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Gentlemen: grab your dangly bits and cower in a corner. Ladies: grab anything sharp, heavy and likely to inflict pain. Let’s talk about some of the shamefully sexist things that used to happen in bidding. (And when we’re done, let’s talk about another unacceptable culture that shouldn’t exist in our profession.)
Back in 2003, I was sitting in a smoke-filled bid room with eleven hairy, sweaty men. At the head of the table was the company’s managing director who, on this occasion, decided to begin the meeting with a statement. He sat forward and tilted his head towards the open door, through which could be seen a typing pool of female secretaries and telesales ‘girls’. The MD licked a gob of yellow, cigarette-stained phlegm from his lips and said, gruffly, “Tits’n’ass, they’re good to have around the office. Gives us blokes something to look at though they’re only for decoration. You wouldn’t trust ’em with real work.” The room erupted with laughter. Then, speaking loudly so that those outside could hear, the MD said, “Still, we’ll let ’em in here when we’re done, won’t we lads, to empty the ashtrays; it wouldn’t be right for a fella to clean up after himself once he’s finished his business…”. The comment was met with jeers and wolf whistles from within the room, except from me who – as the new boy, the non-smoker, and the recently-engaged romantic – found the whole experience to be stomach-churningly appalling.
The experience haunts me still, not least because the MD was a bully who singlehandedly set the company’s culture. To him, women were second-rate citizens; disposable objects with an “it” pronoun, brought in to be gawped at and do menial work that was only appropriate for the ‘lesser’ sex. I worked for him for three months before quitting on the spot after he spat in my face for “lacking balls”. So maybe I’m more feminine than my trouser suit would imply?
Fact is, I’m a bloke and carry the shame of condoning unacceptable behaviour towards women. I didn’t speak out. I dislike confrontation and so it took me a long time to challenge the status quo.
The trigger point for me came a few years later when I was telephoned by a female colleague working on my bid. Her voice was trembling as she spoke: “I’m so, so sorry,” she said, “I’ve been put on gardening leave and won’t be able to help you with the submission.” “Why, what on earth’s happened?” I replied. She then told me how she’d been summoned to her manager’s office, asked to remain standing, and then told that she was being made redundant. “Why?” she’d asked. Her manager stood up and replied, “Well, it has come to my attention that you are trying for a baby. You know how busy we’re going to be and yet you’re planning to be absent when we need you. So you might as well leave now.” Shocked by the news, I confronted her manager. His answer? “F*ckin’ women, fannying about trying to compete in a man’s world. Just ignore her. Time of the month, mate. She’ll get over it. Anyway, she’s not pregnant yet; so I’m free from all that HR bullsh*t.” I’m ashamed to say that I didn’t report him for his comments, but I did encourage my female colleague to pursue legal action.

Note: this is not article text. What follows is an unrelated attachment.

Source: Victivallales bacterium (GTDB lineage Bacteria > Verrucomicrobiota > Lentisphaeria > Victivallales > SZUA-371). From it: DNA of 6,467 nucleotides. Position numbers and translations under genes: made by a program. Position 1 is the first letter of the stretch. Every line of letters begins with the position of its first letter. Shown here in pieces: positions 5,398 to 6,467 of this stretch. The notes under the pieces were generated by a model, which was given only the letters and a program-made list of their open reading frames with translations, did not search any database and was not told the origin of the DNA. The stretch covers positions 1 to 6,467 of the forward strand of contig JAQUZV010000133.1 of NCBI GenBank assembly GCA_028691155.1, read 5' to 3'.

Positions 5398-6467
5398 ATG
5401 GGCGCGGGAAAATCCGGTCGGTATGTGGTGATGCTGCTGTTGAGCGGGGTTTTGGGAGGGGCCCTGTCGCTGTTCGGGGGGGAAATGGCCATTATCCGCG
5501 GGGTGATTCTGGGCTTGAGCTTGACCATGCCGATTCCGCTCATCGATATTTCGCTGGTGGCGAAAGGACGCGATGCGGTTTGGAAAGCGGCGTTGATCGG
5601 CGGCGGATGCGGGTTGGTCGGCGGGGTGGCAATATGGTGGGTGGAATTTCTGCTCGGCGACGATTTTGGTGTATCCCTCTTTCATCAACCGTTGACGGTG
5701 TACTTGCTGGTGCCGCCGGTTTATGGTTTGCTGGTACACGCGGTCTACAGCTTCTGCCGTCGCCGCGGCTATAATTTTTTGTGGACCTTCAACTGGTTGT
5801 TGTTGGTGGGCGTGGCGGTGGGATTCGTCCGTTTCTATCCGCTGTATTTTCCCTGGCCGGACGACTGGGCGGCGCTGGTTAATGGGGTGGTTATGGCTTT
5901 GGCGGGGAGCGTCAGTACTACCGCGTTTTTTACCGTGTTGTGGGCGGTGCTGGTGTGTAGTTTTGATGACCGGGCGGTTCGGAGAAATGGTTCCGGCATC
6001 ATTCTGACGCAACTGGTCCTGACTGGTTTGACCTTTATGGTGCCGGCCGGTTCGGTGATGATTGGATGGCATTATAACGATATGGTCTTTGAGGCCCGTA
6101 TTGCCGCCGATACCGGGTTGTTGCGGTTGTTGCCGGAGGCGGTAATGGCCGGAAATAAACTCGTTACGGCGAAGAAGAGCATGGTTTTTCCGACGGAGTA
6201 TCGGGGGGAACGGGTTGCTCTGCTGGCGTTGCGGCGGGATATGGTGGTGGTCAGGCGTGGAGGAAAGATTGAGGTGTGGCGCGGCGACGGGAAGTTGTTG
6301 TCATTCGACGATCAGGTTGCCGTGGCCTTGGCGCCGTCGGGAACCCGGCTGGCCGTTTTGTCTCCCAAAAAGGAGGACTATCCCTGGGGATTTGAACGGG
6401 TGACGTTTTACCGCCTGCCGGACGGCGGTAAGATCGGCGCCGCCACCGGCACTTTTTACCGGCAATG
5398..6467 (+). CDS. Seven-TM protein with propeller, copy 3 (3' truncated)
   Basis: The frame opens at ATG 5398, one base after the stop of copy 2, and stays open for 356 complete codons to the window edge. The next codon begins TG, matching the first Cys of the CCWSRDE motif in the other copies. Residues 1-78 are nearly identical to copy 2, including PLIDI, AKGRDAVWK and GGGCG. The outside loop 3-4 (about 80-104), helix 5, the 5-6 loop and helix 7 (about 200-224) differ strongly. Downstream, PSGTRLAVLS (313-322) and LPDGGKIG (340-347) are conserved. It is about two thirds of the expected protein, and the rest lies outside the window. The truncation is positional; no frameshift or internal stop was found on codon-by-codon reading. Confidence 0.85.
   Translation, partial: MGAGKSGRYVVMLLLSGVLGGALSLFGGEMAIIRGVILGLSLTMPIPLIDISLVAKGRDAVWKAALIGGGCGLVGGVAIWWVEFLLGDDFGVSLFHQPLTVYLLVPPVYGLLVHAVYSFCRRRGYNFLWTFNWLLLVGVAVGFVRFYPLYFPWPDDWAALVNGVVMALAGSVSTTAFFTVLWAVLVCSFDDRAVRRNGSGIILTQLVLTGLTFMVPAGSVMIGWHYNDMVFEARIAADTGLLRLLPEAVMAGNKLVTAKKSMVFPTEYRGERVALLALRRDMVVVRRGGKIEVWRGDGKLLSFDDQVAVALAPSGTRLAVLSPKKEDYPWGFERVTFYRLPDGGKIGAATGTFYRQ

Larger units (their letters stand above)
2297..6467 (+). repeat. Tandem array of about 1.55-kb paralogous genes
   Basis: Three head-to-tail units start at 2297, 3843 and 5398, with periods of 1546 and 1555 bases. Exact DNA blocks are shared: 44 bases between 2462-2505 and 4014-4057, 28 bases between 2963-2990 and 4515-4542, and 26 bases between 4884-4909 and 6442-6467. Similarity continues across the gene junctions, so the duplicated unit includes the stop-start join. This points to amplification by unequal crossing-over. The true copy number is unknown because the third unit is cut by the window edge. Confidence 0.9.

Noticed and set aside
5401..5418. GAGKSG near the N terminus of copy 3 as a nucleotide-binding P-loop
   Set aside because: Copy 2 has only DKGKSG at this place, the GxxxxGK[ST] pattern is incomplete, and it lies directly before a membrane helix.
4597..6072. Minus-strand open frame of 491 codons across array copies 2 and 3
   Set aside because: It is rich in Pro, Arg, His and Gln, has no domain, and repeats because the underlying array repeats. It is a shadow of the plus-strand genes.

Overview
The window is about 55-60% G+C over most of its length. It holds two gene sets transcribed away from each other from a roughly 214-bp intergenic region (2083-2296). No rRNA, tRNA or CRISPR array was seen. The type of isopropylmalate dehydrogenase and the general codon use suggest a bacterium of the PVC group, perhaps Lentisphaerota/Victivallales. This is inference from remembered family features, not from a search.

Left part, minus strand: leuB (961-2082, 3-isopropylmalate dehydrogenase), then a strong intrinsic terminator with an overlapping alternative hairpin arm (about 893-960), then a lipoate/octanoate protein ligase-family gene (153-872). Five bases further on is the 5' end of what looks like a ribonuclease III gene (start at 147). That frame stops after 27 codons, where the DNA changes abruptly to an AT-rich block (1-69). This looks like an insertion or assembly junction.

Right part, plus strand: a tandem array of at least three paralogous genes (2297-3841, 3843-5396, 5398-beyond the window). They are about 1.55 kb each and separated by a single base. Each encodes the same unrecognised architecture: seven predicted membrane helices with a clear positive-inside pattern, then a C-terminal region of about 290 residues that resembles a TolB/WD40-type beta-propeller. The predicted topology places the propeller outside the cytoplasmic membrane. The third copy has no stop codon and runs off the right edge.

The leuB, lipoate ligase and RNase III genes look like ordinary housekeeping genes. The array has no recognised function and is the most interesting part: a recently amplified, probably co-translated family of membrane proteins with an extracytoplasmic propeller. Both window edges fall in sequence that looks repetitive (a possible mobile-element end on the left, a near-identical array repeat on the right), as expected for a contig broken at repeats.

This sense of ‘jobs for the boys’ or ‘it’s a man’s world’ shouldn’t exist in bidding. After all, bidding is office work. It doesn’t require the physical strengths that have been the excuse for male-dominated professions in the past. But there’s an underlying machoism within bidding, perhaps linked to aggressive sales targets or customer demands, that encourages unacceptable behaviour even to this day. I’m referring to a culture that expects us to get tough, make sacrifices and do whatever’s needed to get the job done. It’s what I call the unwelcome squeeze.
We’ve all got soft bits, by which I mean our good natures and desire to please. (They’re our best assets.) We accommodate the demands and timelines of the bid, the behaviours and peculiarities of those with whom we work, even the occasionally rude or offensive comments of customers, suppliers and colleagues. We’re ‘compliant’ to the rules of the game and ‘submit’ to the pressures placed upon us. It pleases others, even if we’re left feeling exploited.
This ‘submission’ culture, to me at least, creates a sense of injustice akin to the sexism that exists within our profession. It’s not right to ‘shut up and put up’ with a culture where we’re expected to sacrifice so much of our home lives to meet the demands of the bid. Being made redundant for wanting a baby? Criticised for not sacrificing holidays or weekends? Overlooked for promotion because we’re a ‘nine-to-fiver’? Not quite ‘giving our all’ when it comes to our end of year review? Perhaps ‘too distracted’ by non-work interests, studies or commitments? Does any of this sound familiar? Perhaps it’s time for a new organisation that stands up for ‘People with Lives in Bids and Proposals’?
Ooh, we’re in dodgy territory here. Aren’t we supposed to ‘man up’ and do whatever’s needed? ‘Man up’? Pah. Knickers to that. You don’t need balls to play this game.
This article was written by Nigel Hudson.
Nigel is passionate about professional development. He designed and delivered the APMP award-winning Bid Academy for Vodafone and co-authored Europe’s leading proposal syllabus with Strategic Proposals. He’s trained more than 4,000 people worldwide.